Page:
Is bridge toll rebate enough for the Bronx?


Bronx residents received an early holiday present this week when Gov. Kathy Hochul announced the long-awaited Henry Hudson Bridge toll rebate will go into effect Feb. 2024.

But is it enough for those who depend on some sort of vehicle to do their job if they have to regularly head to midtown and downtown Manhattan? Especially, when you consider the congestion pricing plan for Manhattan is due to take effect soon.

All drivers in the five boroughs should be given some kind of special dispensation for being New York City residents.

Originally slated to start in 2020, the Covid pandemic put the rebate on hold. Now that it will go into effect, all Bronx residents using the bridge who have an active E-ZPass New York customer service account will receive an instant rebate when they cross the bridge. They will be charged $3.18 for the one-way toll and then will be credited $3.18 immediately to their E-ZPass account.

The rebate, which will be funded by the Outer Borough Transportation Account created in 2018, came about as part of the 2019 state budget negotiations to get the ball rolling on congestion pricing in Manhattan’ central business district. Assemblyman Jeffrey Dinowitz led the drive for the rebate to give Bronx residents somewhat of a respite from ever-increasing tolls.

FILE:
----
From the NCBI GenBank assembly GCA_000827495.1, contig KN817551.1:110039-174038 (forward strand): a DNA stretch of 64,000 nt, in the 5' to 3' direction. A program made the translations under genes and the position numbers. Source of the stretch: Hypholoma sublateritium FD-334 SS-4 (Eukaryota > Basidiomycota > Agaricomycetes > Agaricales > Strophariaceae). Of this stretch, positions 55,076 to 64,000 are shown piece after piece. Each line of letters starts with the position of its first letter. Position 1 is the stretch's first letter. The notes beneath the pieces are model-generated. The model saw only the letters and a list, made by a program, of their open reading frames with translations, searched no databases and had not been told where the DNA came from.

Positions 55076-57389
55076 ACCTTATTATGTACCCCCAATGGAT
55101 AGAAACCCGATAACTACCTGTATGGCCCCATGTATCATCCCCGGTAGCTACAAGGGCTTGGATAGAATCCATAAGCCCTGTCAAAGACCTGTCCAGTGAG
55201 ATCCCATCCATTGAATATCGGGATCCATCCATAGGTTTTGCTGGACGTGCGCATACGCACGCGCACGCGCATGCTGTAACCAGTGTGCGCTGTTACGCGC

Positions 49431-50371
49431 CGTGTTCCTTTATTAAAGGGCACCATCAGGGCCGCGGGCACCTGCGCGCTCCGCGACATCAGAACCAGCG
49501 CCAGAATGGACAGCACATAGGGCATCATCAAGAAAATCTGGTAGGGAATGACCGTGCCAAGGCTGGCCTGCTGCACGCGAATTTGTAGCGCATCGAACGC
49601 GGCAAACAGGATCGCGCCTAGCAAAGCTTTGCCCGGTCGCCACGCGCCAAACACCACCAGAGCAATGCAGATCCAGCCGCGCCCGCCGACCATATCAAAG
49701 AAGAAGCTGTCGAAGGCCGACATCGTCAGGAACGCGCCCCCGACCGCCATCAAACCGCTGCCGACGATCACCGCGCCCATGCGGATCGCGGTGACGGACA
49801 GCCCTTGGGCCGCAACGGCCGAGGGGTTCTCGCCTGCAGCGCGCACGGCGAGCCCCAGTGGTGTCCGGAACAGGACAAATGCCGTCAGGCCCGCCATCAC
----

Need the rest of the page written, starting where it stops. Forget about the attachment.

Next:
“I worked very hard during the budget negotiations to make this available for all Bronxites,” he said late last week. “It is only fair that residents of the Bronx are not subjected to an extra toll when crossing this particular bridge into Manhattan, especially given that every other bridge providing access to Manhattan from the Bronx is toll-free.”

State Sen. Gustavo Rivera called the rebate a “welcome perk for those eligible residents in my district who use the Henry Hudson Bridge.”

More than 75,000 vehicles cross the bridge each weekday and more than 63,000 on the weekends, according to the Metropolitan Transportation Authority. And the rebate would cost about $6 million a year in lost revenue. But that is why Dinowitz made sure to money from the Outer Borough Transportation Account to pay for the rebate.

On the other hand, the MTA board approved the congestion pricing plan for vehicles entering Manhattan from 60th Street to the tip of the financial district downtown recently.

Under the congestion pricing plan, passenger vehicles would be charged $15, trucks anywhere from $24-$36 depending on size and motorcycles $7.50. Taxis would face a $1.25 surcharge per ride and rideshare services a $2.50 surcharge. The rates would be in effect from 5 a.m. until 9 p.m. each weekday, and 9 a.m. until 9 p.m. on the weekends. There would be lower rates after 9 p.m.

For Bronx residents, it’s worth Assemblyman Dinowitz and Sen. Rivera reaching out one more time to Gov. Hochul to see if there is more help Bronx drivers can receive before the congestion pricing plan is implemented.

Bronx, toll, rebate, Henry Hudson Bridge, Gov. Kathy Hochul, Jeffrey Dinowitz, congestion pricing